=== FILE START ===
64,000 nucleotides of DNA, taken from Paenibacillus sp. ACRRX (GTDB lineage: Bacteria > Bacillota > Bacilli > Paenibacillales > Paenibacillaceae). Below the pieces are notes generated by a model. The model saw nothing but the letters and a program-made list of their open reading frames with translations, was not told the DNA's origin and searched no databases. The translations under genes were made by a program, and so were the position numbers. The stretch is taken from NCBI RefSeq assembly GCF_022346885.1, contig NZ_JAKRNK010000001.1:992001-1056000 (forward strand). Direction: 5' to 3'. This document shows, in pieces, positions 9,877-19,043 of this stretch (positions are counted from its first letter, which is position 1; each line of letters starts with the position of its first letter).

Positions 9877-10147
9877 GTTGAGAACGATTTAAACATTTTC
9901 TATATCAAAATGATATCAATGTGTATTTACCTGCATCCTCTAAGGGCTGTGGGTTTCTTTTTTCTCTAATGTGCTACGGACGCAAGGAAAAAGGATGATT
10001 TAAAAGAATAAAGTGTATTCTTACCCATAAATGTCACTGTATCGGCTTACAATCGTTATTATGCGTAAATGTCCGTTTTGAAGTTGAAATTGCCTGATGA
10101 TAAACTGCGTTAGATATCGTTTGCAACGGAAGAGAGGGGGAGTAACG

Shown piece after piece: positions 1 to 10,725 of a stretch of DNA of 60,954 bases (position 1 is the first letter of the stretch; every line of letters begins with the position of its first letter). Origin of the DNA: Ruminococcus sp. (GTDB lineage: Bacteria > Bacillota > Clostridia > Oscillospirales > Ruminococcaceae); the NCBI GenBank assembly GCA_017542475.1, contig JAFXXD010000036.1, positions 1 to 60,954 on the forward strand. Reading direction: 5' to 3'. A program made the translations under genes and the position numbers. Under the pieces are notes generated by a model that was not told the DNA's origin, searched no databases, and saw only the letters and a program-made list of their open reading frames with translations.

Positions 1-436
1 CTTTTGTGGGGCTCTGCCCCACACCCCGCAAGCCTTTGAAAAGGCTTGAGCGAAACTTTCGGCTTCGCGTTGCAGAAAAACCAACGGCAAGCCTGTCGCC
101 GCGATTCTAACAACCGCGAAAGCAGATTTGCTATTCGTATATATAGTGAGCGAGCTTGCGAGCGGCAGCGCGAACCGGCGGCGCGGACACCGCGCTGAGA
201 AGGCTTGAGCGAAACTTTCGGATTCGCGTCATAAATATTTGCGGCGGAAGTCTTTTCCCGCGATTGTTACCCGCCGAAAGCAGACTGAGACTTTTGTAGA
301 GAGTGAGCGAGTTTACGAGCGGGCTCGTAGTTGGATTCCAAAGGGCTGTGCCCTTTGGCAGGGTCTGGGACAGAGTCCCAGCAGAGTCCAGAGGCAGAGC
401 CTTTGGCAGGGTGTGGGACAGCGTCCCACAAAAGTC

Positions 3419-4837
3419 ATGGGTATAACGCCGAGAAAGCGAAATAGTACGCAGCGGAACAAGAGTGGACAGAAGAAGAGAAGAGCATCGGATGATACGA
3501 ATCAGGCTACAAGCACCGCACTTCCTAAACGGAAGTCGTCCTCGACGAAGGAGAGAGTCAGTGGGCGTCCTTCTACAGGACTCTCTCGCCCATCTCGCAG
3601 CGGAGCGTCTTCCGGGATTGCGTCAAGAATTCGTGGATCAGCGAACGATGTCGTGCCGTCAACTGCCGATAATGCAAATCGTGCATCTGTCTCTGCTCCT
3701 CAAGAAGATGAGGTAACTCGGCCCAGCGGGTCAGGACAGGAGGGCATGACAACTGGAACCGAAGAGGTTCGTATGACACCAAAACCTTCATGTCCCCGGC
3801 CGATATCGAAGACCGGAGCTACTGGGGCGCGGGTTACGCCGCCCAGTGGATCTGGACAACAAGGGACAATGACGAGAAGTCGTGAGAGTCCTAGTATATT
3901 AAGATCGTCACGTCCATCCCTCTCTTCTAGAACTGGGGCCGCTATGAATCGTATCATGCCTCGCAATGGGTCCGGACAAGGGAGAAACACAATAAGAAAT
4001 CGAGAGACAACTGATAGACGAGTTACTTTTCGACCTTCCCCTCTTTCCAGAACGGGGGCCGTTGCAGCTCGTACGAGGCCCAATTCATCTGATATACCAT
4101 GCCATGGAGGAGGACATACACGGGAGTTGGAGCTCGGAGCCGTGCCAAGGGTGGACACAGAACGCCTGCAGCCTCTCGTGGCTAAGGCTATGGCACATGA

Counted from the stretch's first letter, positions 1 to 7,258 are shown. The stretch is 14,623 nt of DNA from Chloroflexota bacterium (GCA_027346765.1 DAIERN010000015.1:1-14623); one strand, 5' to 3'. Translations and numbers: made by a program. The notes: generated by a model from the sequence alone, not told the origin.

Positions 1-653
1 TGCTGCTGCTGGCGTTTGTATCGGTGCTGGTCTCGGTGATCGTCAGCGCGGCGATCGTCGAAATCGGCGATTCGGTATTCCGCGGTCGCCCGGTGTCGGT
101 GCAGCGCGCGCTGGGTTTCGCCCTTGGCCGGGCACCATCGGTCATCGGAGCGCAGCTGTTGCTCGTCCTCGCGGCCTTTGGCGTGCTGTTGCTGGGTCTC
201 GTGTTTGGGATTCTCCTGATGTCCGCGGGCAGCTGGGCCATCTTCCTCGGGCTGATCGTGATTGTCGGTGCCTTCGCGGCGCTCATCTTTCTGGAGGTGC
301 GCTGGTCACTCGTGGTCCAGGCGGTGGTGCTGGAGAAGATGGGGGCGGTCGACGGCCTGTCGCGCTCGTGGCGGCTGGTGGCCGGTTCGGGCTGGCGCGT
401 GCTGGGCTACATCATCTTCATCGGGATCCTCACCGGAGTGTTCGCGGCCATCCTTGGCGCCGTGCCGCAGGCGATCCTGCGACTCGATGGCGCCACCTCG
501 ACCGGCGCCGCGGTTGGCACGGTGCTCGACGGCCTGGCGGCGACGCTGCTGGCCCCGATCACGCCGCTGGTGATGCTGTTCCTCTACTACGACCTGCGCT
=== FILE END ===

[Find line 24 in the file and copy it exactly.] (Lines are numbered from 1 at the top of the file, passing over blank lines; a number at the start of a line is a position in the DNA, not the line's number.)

Positions 1-653